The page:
Travel, culture and communication


“If our lives are dominated by the search for happiness, then perhaps few activities reveal as much about the dynamics of this quest – in all its ardour and paradoxes – than our travels. They express, however inarticulately, an understanding of what life might be about outside the constraints of work and the struggle for our survival. Yet rarely are they considered to present philosophical problems – that is, issues requiring thought beyond the practical. We are inundated with advice on where to travel to, we hear little of why and how we should go – though the art of travel seems naturally to sustain a number of questions neither so simple nor so trivial and whose study might in modest ways contribue to an understanding of what the Greek philosophers beautifully termed eudaimonia or human flourishing.”

de Botton, A. (2003) The Art of Travel. London: Penguin. p 9


Alain de Botton sets up an interesting dichotomy between “work” and what happens outside our “struggle for survival”. Our travels become a search for happiness, escapism perhaps, a way of learning about the world and ourselves. But is he right that most travel is in fact about airports, immigration queues, the next meal/sight/activity, avoiding mosquitoes… and as such is only a form of work displaced to somewhere else?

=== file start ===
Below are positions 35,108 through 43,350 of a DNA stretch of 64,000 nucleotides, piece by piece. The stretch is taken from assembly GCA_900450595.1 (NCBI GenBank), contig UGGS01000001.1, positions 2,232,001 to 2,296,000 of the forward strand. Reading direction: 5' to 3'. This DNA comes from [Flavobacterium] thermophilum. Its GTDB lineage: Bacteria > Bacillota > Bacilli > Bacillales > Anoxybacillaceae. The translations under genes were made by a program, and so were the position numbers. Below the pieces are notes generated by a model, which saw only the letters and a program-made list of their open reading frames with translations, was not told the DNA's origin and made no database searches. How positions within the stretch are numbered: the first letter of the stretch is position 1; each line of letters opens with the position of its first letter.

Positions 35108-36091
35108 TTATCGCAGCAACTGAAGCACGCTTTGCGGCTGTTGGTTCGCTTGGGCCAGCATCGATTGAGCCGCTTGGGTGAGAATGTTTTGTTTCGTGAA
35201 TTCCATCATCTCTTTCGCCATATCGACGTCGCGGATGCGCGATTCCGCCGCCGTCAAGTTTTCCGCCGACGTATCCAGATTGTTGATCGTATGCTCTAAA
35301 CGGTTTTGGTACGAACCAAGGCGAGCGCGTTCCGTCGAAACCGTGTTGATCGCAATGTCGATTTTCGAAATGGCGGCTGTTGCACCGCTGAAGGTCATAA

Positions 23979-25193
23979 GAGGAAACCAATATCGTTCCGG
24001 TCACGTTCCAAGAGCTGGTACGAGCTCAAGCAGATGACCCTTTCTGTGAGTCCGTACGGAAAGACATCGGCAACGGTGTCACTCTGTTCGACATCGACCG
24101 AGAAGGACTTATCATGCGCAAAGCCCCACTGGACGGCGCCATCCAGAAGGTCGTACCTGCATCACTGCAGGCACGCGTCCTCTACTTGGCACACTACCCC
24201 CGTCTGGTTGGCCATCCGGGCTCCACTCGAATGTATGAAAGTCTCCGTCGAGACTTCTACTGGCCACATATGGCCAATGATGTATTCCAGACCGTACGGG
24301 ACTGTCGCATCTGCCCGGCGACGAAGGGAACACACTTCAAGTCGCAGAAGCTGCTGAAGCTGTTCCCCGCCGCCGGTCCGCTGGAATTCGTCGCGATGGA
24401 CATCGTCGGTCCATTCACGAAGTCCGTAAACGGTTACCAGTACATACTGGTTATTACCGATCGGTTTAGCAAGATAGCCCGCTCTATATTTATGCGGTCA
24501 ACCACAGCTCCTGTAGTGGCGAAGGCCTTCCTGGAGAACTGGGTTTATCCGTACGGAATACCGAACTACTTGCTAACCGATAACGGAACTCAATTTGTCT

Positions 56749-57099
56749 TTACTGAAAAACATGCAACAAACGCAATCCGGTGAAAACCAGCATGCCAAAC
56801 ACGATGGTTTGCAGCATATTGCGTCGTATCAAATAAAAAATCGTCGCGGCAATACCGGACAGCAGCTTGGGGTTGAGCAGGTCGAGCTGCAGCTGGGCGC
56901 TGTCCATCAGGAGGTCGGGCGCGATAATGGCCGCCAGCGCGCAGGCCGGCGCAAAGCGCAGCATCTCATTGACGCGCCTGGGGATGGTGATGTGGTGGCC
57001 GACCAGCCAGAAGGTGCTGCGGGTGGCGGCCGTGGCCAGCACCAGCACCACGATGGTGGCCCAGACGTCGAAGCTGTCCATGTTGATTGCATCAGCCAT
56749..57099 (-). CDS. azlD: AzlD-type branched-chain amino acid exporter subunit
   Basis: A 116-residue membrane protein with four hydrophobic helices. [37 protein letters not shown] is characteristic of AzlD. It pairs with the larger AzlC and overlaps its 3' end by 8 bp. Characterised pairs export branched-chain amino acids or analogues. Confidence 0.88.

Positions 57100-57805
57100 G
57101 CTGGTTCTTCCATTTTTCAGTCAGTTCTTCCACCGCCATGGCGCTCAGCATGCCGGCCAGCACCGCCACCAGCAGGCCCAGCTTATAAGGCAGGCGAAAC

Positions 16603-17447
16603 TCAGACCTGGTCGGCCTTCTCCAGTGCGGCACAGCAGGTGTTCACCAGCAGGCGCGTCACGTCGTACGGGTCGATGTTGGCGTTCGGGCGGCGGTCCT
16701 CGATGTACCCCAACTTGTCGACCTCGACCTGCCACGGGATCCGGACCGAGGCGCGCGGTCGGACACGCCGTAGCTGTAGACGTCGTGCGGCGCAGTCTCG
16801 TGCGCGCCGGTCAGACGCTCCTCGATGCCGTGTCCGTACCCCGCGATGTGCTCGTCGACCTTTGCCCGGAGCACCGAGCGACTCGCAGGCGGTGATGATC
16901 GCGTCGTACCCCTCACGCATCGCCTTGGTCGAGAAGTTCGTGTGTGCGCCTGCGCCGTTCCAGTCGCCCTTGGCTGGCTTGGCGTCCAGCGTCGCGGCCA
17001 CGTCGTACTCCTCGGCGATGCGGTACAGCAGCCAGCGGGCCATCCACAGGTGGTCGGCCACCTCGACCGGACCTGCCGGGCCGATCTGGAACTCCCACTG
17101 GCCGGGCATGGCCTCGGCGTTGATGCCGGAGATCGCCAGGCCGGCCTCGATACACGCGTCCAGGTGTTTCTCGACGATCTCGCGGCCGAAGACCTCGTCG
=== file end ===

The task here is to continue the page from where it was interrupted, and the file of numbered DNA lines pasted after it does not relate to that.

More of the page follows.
Post your thoughts on anything – travel, happiness, places, cultures and people that you will never forget, how we can appreciate the new….






One Response

  1. Rebecca Fong

    Someone once said that we (and of course photographers) are so busy looking at things through camera lenses that we don’t really appreciate what’s actually there. There seems to me an element of truth in that, but I also think I see things much more clearly when I frame them and I like to shut out all the extraneous clutter. Control freak? Romanticiser? Loner? Why is it that we enjoy the pursuit of photography?

    Here’s one of my favourite series. Bureaucratics by Jan Banning. I think he’s probably all of those things.

    March 23, 2012 at 1:38 pm